An Emphasis on Quality of Life
Dementia commonly affects people in the later years of life, but signs can also be present as early as 40 and caring for someone with dementia is a difficult and emotionally-straining task – especially when a loved one forgets who and where they are.
Experiences vary, but generally a gradual decline in the ability to perform everyday tasks makes dementia sufferers very reliant on full-time care.
There is no known cure for dementia, but with the right care and medication, symptoms can be better-managed and comfort can be provided to sufferers. At Scalabrini, we specialise in care for those with dementia, putting a real emphasis on improving quality of life.
Dementia care is difficult but you don’t have to take it all on yourself. Our team is standing by to answer any questions you have and to help guide you through the entire process.
While dementia is the main symptom of many neurological disorders, it is not a disease itself. It can be hard to make the distinction between types of dementia since those experiencing it often have trouble describing their symptoms.
There are over 100 different types of dementia stem from that stem from brain disorders. The most common are:
• Alzheimer’s disease
• Vascular dementia
• Lewy Body disease
• Alcohol related dementia
• Down syndrome and Alzheimer’s disease
• HIV associated dementia
Dementia shares many symptoms with other treatable conditions. For this reason, it’s always good to visit the doctor for a formal diagnosis. Dementia-like symptoms can exist as a result of unrelated conditions like alcoholism, hormone disorders and depression. So there’s no need to jump to any conclusions right away.
A doctor will test for common dementia symptoms, such as:
Short-term memory loss dementia testing, you can try to ﬁnd an existing reason like routine blood or eyesight test.
• Difﬁculty performing everyday tasks
• Changes in personality, mood or behaviour
• Problems with abstract thinking
• Language problems.
At Scalabrini we’ve also found that a calm and supportive attitude also goes a long way.
Regardless of whether these symptoms are a result of dementia or another condition, early diagnosis is key. An initial consultation to test for dementia can be a difficult thing to accept for many people, so it can be hard to make the first step.
If you’re having trouble convincing a family member or friend to visit the doctor for dementia testing, you can try to find an existing reason like routine blood or eyesight test. At Scalabrini we’ve also found that a calm and supportive attitude also goes a long way.
Without a doubt, recognising the early signs of dementia can be a challenge. Symptoms are progressive – making them hard to notice in the early stages. If you have a friend or family member whose symptoms are gradually becoming more severe, this can indicate the early onset of dementia.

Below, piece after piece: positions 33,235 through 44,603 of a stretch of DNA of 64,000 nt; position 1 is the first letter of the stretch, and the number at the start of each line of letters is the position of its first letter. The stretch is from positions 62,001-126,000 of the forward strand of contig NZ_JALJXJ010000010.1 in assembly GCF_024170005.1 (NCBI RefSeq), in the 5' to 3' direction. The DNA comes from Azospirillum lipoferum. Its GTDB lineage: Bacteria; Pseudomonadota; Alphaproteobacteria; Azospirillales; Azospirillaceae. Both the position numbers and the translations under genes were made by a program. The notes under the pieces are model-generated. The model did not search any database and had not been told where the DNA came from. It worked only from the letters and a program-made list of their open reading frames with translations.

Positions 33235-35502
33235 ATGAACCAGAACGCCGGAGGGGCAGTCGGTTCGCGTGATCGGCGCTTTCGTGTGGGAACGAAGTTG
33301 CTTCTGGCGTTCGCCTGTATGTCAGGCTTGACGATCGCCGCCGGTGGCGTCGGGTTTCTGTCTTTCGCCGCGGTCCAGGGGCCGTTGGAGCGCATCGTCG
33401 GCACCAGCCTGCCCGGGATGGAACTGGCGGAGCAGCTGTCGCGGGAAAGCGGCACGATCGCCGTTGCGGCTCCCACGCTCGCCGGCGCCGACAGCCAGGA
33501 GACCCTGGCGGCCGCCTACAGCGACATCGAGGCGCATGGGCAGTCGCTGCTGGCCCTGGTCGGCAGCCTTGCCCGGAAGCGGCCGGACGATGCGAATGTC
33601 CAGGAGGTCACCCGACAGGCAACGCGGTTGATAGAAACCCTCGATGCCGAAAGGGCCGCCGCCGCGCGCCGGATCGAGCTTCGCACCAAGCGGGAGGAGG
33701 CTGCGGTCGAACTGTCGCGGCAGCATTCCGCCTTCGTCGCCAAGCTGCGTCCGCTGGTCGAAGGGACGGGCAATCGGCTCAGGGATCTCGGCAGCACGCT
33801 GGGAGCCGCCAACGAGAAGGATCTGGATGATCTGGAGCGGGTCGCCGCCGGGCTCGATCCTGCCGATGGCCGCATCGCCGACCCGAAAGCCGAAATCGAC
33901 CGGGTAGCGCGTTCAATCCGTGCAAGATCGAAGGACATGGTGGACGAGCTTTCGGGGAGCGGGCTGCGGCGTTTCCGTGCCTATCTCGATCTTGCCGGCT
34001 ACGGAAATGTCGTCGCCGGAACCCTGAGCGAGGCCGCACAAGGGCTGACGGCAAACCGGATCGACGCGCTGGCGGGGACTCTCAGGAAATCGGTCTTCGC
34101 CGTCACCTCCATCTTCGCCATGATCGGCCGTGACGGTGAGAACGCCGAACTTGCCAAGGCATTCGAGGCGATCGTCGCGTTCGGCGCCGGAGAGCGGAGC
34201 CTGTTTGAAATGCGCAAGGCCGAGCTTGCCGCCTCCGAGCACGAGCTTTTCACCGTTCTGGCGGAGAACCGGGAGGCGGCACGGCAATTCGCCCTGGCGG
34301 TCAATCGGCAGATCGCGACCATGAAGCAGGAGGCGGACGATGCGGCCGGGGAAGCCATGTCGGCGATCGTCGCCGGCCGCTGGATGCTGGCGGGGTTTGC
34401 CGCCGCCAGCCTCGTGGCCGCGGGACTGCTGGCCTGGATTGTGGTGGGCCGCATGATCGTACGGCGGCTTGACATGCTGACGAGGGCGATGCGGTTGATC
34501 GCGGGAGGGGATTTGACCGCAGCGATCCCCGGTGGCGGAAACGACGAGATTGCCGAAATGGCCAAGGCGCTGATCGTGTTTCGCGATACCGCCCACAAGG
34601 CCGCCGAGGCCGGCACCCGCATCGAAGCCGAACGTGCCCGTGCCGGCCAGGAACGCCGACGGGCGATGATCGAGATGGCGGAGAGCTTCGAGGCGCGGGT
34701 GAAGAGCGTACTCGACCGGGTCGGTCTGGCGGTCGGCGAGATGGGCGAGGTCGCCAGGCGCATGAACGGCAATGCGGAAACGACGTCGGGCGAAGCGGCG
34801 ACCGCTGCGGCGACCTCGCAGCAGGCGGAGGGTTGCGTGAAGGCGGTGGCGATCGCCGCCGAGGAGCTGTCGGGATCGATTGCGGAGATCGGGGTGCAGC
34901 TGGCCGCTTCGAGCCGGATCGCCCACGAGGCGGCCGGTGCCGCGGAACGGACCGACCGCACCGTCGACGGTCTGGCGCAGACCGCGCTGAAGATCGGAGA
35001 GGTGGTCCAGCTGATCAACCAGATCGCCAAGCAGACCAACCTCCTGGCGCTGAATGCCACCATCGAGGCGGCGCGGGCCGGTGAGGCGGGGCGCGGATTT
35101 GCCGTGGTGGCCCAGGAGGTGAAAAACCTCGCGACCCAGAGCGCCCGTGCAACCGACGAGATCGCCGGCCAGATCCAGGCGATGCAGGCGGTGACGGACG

To recognise the early signs of dementia, you need to look out for these increases in severity. For example, it’s normal to occasionally have trouble remembering a name or ﬁnding the right word in a conversation. Usually, we remember these details later. If you notice a friend or family member has increasing trouble with familiar names or simple words they may be experiencing the onset of dementia.
Another symptom is difﬁculty performing familiar tasks. It isn’t too out of the ordinary to become distracted and forget to hang out the wet washing in the laundry. Someone with dementia, on the other hand, may not just forget to hang out the washing, but also forget they did and laundry at all.
Caring for someone with dementia is a difﬁcult and emotionally straining task – especially when a loved one forgets who and where they are. Experiences vary, but generally a gradual decline in the ability to perform everyday tasks makes dementia suffers very reliant on full-time care.
Although there is no known cure for dementia, the symptoms can be managed with the right care. Scalabrini’s entire philosophy centres around ‘Sono Io’ – Italian for ‘this is me’ – empowering those with dementia to make meaningful connections and live purposefully. We’ve embedded this strategy throughout our villages, from the way staff act, through lifestyle programs and our Dementia Excellence team.
Dementia care can be difﬁcult, and you don’t have to take it all on yourself.
Scalabrini’s Unique Approach to Dementia Care
At Scalabrini, our goal is to create an environment that enables people living with dementia to continue to live fulfilling lives.
Our Sono Io, Italian for “This Is Me,” model, is a quantum leap from the task-based approach of traditional aged care. The underpinning philosophy of Sono Io is to see the person, not the condition. It is about respect and empowerment. It is about giving back choice and control and facilitating meaningful connections, so people can continue to live with purpose.
Sono Io is a deliberate strategy, driven and nurtured by our Dementia Excellence Team and a select group of exceptional Sono Io Ambassadors across all our villages. And you will find Sono Io everywhere, from smart design decisions through to how staff act and behave, from specific lifestyle programs to activities unseen anywhere else in Australian aged care.
If you would like to find out more about Sono Io, please give us a call and one of our Dementia Excellence Team will be more than happy to talk through the details.